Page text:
Career is one of the biggest concerns in a human life and is destined to bring-in changes that are high in intensity and wide in impact. It is a changeover from the life of ‘perceived’ freedom and self-dependence to the world of responsibilities and proper sense of belonging with some set-up. Suddenly, one sees a shift from the casual classroom humor to the serious and professional outlook. A person enters into a horizon where he is supposed to apply what he or she once incurred or was bestowed with or may be at times thrust upon him or her.

The set of feelings you had while asking for your monthly allowance no longer bother you; nor do the thoughts of being a dependent parasite haunt you any more. The confusion about tomorrow becomes pretty subtle. However, interestingly, the paradoxical reality is that your best friends are no longer around to tickle your emotions and there are no pranks that can enthrall you and you can still get away with them. Moreover, now it is not only about you, but there is more and life beyond ‘I’, ‘me and ‘myself’…

When a 14-year old from Kokarnag comes up with a new gadget it is time for the Kashmir University to develop enterpreneurs

Two related stories of Cheer and Hope

14-year-old comes up with an idea of cheap ‘solar sprayer’

S F Ahmad (Kashmir Images)

Soafshali, Kokernag: If you are a fruit growers and buying spray pumps burns a hole in you pocket, here is some good news as you may soon own a “solar sprayer” to relieve you of the burden of shelling out big bucks. And the credit for creating such an innovative sprayer will go to a 14-year-old boy of Soafshali, Kokernag, some 40 kilometres from the main township of Anantnag.

Pir Showkat Ahmed, a class 8th student of Boys High School Sagam, has come up with the idea of what could be called “solar sprayer”, and the experts at the Kashmir University’s Science Instrumentation Centre (USIC) term his idea a “big idea for invention”.

Director USIC, Prof G M Bhat says that Showkat’s idea is of great importance from the technological point-of-view. ”After some testing at USIC, the efficiency of this sprayer will be tested, only then this will be in the market,” says Prof. Bhat. “Yes I know Pir Showkat,” said Prof. Bhat, adding “when I saw him at Sagam with this idea, I was very much impressed. Now this idea needs to be converted into a product which we will do provided he approaches us.” Prof. Bhat further says the need for such a product in the market is very high and “I am of the opinion that this product would serve the purpose of thousands of the farmers because it will be very cheap in the market."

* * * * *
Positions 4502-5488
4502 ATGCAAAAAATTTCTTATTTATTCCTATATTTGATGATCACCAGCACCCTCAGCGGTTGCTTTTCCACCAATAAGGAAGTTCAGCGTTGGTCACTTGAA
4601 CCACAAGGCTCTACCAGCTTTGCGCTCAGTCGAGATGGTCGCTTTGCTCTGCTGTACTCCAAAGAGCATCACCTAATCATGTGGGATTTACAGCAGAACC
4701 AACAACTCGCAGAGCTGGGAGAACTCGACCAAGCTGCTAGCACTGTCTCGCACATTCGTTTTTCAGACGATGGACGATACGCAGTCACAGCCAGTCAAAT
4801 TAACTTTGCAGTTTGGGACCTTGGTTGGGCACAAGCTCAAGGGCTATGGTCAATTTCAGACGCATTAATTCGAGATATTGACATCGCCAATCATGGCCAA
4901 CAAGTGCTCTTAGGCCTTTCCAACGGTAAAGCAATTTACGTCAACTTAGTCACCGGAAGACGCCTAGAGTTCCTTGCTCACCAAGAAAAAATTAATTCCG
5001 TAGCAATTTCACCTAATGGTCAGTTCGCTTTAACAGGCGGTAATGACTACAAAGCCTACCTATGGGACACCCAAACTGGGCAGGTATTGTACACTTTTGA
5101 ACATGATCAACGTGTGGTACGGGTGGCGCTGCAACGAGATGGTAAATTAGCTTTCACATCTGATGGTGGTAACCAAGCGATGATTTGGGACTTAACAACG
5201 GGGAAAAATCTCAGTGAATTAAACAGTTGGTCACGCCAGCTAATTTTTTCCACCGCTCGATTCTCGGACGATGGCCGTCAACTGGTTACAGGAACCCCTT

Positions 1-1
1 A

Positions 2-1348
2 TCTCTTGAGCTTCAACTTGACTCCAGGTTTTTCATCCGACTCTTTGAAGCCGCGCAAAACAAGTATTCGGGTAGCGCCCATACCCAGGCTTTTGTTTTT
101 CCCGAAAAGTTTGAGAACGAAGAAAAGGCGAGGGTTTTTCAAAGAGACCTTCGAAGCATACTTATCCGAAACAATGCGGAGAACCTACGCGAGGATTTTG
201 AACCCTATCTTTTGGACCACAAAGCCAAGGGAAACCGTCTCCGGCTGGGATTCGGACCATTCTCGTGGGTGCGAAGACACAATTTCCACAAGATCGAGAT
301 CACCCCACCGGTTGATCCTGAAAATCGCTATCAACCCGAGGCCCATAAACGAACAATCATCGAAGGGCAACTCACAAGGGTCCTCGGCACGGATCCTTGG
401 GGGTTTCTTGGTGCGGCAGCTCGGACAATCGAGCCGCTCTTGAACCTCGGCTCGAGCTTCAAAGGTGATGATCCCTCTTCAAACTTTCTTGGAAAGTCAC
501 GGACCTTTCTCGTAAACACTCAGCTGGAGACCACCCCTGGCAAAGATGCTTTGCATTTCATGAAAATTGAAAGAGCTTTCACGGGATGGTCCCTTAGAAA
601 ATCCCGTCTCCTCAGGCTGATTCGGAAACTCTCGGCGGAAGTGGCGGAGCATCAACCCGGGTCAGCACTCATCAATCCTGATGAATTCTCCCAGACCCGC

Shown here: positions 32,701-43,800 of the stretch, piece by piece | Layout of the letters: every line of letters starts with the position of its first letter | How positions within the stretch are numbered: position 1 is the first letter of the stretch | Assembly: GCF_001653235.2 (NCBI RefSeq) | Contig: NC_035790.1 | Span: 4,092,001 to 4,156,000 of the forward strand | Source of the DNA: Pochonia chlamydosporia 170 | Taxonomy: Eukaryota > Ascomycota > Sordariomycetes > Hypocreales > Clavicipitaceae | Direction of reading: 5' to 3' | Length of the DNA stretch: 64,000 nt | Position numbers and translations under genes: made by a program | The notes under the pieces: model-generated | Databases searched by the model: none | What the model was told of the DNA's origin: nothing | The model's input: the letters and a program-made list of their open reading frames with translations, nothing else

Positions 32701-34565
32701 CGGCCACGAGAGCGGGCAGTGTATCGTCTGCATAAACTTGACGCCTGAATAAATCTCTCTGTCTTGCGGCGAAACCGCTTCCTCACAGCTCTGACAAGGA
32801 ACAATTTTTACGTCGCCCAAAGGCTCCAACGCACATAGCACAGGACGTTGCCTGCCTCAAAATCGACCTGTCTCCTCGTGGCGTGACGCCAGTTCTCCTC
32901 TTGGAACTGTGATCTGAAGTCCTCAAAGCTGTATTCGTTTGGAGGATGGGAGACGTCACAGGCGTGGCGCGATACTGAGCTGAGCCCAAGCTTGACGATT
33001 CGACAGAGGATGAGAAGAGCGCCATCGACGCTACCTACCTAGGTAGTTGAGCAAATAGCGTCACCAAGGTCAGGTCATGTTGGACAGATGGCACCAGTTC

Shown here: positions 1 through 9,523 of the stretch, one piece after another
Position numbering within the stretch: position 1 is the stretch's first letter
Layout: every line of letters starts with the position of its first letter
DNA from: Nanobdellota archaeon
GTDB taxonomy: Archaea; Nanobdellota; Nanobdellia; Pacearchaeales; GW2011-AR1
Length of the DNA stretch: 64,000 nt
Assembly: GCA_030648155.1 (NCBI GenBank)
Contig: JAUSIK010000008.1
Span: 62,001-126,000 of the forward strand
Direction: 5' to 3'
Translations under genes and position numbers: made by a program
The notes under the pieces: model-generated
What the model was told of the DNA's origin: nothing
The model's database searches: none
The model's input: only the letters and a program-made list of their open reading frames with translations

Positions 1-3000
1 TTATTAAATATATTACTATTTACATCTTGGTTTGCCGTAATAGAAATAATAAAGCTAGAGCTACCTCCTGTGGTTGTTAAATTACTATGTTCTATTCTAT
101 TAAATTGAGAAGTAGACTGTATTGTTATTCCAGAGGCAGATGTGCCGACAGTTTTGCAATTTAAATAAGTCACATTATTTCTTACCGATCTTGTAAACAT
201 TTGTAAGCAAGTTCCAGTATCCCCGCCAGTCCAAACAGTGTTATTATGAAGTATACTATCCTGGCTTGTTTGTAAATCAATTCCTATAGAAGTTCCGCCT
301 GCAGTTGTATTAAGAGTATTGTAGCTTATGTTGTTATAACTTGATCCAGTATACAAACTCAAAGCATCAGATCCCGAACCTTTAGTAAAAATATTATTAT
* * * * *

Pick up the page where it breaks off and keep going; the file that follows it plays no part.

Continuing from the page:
Pir Showkat was also discovered last December when National Innovation Foundation (NIF) Ahmadabad, in collaboration with USIC Kashmir University, organised a two-day workshop titled “Gross-root Innovation and Entrepreneurship Development" at Sagam. Pir Showkat is not only getting appreciation from Kashmir University’s USIC but his Prior Informed Consent (PIC) Form has also been forwarded to NIF Ahmedabad.

When ‘Kashmir Images’ contacted Pir Showkat, he said, "I am very happy because I cannot believe that people you like want to project me! I am grateful to NIF for having brought me in focus.” And believe it, the little boy wishes to “invent a train engine which could run on water".

Entrepreneurship: It can only develop when there is necessary support system

In all vibrant economies world over the contribution of entrepreneurship has been central. It is a known fact the economy of any people gets strengthened if people participate in it. Entrepreneurship is in essence a better way of participating in economy. People in Kashmir usually tend to benefit from economy, rather than contribute to it. This has resulted in the shrinking of economy and there by reducing the opportunities of earning livelihood.

It is the demand of times that youth in Kashmir change the mindset of becoming parasites. The workshop started in Kashmir University by the Entrepreneurship Development Cell (EDC) in collaboration with Co-ordination Federation, an NGO, to provide an opportunity to the unemployed youth of state is a much needed step. As stated by the G.M. Bhat, the Director University Science Instrumentation Centre (USIC), Kashmir has a fertile soil for growing medicinal plants and with only 1000 out of 4000 varieties known to the experts the field can accommodate a large number of people. Furthermore, if systematic cultivation of these plants can be done it can constitute a promising rural industry.

If such programmes can really make our youth understand the importance of developing industrial units that can process different medicinal plants, it can revolutionize our economy. In all this government is under an obligation to provide the necessary support system. It may include providing land for establishing the units, making the necessary formalities easier and speedier, providing financial assistance and regular inputs of knowledge and information.

In Kashmir it has been observed that those who are inclined towards establishing their own industrial units get discouraged by the kind of difficulties they encounter from getting the necessary projects reports prepared to availing the financial assistance from different financial institutions. Government must take initiatives to clear the blocks in the way of entrepreneurs. Otherwise in presence of such dampers the talk of developing industry in Kashmir will always remains hollow.

(Reported in Rising Kashmir)

Packages of Deceit - They do not help economy, they reinforce dependency

Arjimand looks at the latest pre-election "bonanza" from New Delhi and recalls similar gimmicks from the past